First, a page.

Summer days can reach highs of about 80 degrees with nightly lows dipping to the forties. Spring (April, May) and fall (September, October) days can be highly variable with sunshine one minute and a brief snowstorm the next. Colorado sunshine is the general rule (over 300+ days per year) but visitors should always come prepared for inclement weather. In the mountains, the months of July and August often bring very brief and isolated thunderstorms that typically last for only a few minutes then are followed by blue skies and sunshine. Be wary of approaching storms and pay heed to lightning…it kills several people in Colorado each year.
North Park’s high altitude (9,000+ feet of elevation) does require some proper planning and special consideration. First and foremost, one must remember that the oxygen levels are far different from that at sea level. There is little that one can do to prepare your body for the associated effects other than taking it somewhat slow when visiting. If coming from lower elevations, most people feel a greater shortness of breath when they conduct any physical exertion. They say it takes a couple weeks at higher altitude before your body becomes acclimatized to the reduced oxygen levels.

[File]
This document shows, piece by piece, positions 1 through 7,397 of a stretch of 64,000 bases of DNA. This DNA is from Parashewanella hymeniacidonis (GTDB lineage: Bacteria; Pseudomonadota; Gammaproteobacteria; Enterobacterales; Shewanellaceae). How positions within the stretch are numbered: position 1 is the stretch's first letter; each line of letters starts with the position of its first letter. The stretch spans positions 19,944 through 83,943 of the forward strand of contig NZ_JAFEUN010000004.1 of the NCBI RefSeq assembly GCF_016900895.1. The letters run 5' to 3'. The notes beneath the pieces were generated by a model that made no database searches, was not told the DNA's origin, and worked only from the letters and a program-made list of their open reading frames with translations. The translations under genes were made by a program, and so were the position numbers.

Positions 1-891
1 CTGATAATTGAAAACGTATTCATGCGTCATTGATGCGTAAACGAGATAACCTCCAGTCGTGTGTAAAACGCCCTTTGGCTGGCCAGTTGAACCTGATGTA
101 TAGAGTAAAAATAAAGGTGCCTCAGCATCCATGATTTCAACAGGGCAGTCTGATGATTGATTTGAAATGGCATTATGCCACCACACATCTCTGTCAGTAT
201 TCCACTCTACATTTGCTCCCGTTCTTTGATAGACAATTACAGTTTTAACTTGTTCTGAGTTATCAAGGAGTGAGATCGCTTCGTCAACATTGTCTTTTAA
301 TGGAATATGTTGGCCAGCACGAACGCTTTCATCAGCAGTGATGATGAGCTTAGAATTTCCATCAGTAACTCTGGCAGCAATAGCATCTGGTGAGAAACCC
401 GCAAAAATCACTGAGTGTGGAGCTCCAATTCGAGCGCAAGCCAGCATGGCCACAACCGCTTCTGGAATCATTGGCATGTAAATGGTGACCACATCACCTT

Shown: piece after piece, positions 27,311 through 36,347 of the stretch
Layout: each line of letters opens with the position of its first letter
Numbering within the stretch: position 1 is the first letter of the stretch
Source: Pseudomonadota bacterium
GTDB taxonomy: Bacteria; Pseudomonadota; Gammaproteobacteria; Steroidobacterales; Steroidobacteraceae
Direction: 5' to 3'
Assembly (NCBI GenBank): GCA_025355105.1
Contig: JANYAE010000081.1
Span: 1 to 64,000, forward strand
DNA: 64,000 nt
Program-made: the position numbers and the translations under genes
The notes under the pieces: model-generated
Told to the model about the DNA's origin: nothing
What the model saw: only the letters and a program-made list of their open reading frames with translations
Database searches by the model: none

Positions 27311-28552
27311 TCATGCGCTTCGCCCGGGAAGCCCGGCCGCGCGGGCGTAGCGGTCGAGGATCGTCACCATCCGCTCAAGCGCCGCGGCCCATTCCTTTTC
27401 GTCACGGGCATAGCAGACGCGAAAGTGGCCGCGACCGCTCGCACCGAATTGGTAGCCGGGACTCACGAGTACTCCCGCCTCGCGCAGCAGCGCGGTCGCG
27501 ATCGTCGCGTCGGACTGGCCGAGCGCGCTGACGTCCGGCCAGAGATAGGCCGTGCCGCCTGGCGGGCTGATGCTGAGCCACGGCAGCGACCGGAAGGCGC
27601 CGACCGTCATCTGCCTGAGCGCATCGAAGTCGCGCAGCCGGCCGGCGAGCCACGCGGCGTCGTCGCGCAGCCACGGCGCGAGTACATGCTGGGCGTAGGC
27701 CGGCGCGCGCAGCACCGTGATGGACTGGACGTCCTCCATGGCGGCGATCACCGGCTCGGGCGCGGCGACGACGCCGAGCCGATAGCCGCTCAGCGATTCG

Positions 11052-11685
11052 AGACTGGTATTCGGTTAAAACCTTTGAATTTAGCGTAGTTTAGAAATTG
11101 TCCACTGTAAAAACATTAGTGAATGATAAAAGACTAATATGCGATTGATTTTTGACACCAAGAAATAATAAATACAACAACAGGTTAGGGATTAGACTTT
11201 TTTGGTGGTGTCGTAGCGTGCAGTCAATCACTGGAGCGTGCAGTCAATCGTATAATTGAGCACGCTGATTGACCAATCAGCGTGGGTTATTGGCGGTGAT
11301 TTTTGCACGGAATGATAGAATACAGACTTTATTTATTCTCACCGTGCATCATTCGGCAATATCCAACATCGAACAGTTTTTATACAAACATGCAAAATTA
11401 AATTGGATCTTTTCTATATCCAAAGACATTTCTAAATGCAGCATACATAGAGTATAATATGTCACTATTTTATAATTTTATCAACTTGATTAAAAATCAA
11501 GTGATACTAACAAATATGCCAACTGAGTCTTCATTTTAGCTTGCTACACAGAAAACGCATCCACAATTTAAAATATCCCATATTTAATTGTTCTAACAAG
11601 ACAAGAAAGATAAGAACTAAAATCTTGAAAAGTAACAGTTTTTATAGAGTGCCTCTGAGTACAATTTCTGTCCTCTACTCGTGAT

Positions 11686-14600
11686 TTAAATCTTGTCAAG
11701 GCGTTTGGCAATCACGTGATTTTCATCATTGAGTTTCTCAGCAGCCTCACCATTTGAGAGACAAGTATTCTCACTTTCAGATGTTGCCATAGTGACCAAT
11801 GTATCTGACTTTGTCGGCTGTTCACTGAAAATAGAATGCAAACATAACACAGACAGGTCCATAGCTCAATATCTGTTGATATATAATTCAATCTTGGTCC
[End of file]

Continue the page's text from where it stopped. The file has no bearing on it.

The best formula for avoiding altitude sickness is to minimize physical exertion and to drink an abundance of water. One must remember that North Park has essentially no humidity; it is a high altitude desert, and your body will dehydrate very quickly even with minimal physical exertion. Proper hydration is a must and is the simplest way to avoid the effects of high altitude. One must also consider that the sun’s rays at 9,000+ feet of elevation are intense; to say the least, and care should be taken to protect yourself with sunscreen and protective clothing.